When I remembered that the title of the Marlene Dumas exhibit at MoMA is "Measuring Your Own Grave" (I wish I had the funds for the catalog!), I realized that my posts "Waiting (for Meaning)" and "Late Bloomer" are of-a-thought. I considered titling this post "Well, Duh," but am letting myself off the hook for slow dot-connecting, or a minor episode of late blooming.

Today a US Airways plane made an emergency landing in the Hudson River, less than a mile west of where I work. Everyone is OK except the birds that caused it. Watching the plane sink (to its grave) made me want to crawl out of my skin, even before imagining the passengers' experience of the descent and the water coming in. Every new image of the submerged plane is a shock, makes me nauseous. My fingernails are gone.

(I've spent a lot of time on the water but don't much care to be in it; sinking holds a special terror. My father, a superb boatsman, did have the habit of shouting "We're dead!" whenever we got into some real trouble, and once announced to me, half-asleep, "We're sinking!" over a small leak in the stuffing box and to please hold the flashlight.)

Isn't it ironic, and so sad, that some deeply unfortunate birds can take down an airliner and put hundreds of lives at risk?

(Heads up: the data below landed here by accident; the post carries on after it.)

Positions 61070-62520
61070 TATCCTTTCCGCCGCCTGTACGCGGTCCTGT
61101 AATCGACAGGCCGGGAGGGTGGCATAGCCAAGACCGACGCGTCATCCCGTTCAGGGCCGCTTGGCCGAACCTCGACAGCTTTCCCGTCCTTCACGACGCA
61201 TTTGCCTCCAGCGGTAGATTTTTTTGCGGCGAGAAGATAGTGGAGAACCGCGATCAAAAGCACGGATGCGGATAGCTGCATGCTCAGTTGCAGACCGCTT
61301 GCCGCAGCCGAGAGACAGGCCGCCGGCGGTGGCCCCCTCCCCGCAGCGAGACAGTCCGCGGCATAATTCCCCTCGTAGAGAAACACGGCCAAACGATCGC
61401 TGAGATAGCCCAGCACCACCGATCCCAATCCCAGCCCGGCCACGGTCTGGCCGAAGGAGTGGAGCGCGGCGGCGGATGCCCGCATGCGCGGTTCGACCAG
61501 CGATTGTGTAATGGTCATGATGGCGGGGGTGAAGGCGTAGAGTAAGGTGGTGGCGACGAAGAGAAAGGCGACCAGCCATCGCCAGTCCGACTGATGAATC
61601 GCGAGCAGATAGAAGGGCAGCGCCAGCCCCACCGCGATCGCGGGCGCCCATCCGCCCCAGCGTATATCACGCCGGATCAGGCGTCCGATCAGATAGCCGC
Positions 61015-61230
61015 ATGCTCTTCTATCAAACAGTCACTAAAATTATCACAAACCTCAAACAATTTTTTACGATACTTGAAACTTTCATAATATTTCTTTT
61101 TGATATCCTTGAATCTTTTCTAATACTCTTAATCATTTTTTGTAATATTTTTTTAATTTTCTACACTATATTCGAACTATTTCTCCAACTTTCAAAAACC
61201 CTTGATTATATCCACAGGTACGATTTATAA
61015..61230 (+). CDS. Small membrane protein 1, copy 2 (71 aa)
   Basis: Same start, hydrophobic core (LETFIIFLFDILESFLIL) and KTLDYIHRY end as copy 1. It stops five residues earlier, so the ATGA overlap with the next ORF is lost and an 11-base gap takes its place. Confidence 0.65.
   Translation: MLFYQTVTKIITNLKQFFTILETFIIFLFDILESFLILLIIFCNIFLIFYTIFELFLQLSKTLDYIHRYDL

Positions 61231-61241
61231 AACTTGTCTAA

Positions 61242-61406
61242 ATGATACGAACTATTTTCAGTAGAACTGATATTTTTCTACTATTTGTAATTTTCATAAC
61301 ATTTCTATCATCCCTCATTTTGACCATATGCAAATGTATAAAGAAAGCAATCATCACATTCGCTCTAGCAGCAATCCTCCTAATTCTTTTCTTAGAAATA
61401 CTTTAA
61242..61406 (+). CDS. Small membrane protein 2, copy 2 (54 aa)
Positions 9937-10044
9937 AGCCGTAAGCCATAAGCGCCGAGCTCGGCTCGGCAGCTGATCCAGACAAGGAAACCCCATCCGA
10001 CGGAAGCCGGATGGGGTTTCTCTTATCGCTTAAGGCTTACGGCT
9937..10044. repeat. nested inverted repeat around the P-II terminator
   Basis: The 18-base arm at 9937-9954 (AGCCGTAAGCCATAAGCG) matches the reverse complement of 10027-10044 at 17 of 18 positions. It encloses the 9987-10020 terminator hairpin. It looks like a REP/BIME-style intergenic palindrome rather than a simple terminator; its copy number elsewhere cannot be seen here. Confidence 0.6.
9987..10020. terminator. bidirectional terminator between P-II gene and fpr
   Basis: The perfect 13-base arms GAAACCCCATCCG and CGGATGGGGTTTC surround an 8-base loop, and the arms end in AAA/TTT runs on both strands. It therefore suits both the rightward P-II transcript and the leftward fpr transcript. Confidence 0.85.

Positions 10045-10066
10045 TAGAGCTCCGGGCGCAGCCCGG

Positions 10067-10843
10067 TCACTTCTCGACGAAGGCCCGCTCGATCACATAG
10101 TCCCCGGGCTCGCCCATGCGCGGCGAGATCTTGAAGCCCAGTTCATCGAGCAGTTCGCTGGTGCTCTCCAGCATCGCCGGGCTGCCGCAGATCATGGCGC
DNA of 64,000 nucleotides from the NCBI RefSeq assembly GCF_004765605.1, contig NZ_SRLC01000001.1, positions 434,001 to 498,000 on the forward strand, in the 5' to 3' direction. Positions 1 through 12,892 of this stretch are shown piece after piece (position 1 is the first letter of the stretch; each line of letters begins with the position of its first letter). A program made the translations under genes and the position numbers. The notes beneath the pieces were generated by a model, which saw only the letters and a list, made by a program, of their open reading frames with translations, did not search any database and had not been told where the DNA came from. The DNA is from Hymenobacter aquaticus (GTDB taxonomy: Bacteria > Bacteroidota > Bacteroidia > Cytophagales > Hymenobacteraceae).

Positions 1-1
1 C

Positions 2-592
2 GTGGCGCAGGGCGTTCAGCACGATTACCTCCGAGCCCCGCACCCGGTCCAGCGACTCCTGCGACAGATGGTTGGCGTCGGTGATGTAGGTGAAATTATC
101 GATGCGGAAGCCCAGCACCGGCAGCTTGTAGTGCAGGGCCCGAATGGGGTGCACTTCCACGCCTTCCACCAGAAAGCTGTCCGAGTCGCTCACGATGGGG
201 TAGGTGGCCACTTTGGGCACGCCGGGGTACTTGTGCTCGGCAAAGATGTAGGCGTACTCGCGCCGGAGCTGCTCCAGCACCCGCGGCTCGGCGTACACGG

Tuesday, January 13, 2009

"Waiting (for Meaning)"

I saw the Marlene Dumas exhibit at MoMA, which includes the painting this post is titled after. The painting wasn't a favorite, but its title - and much of her work - resonated, maybe even more so because of my own pervasive angst and frustration. Her figures' eyes are wrenching. The emotion they hold, or don't, is potent, discomforting, tragic. Unsituated, her figures can be anywhere and everywhere, or nowhere. Her use of scale particularizes each figure's relationship with me. It is great work.

And it poked at something in me that's been a source of my work, one I now see has receded or been blanketed (resolution? exhaustion? refusal?). In an earlier post I wrote of my work separating from my autobiography. I think Dumas pushes me back into something autobiographical that's been cleansed from recent work - not a return to a historical narrative or a dredging-up, but the meaning I make and emotion of it in my present. Where the "nothing" pieces of 2007-2008 are calls to attention, perhaps the next question is, Attention to what?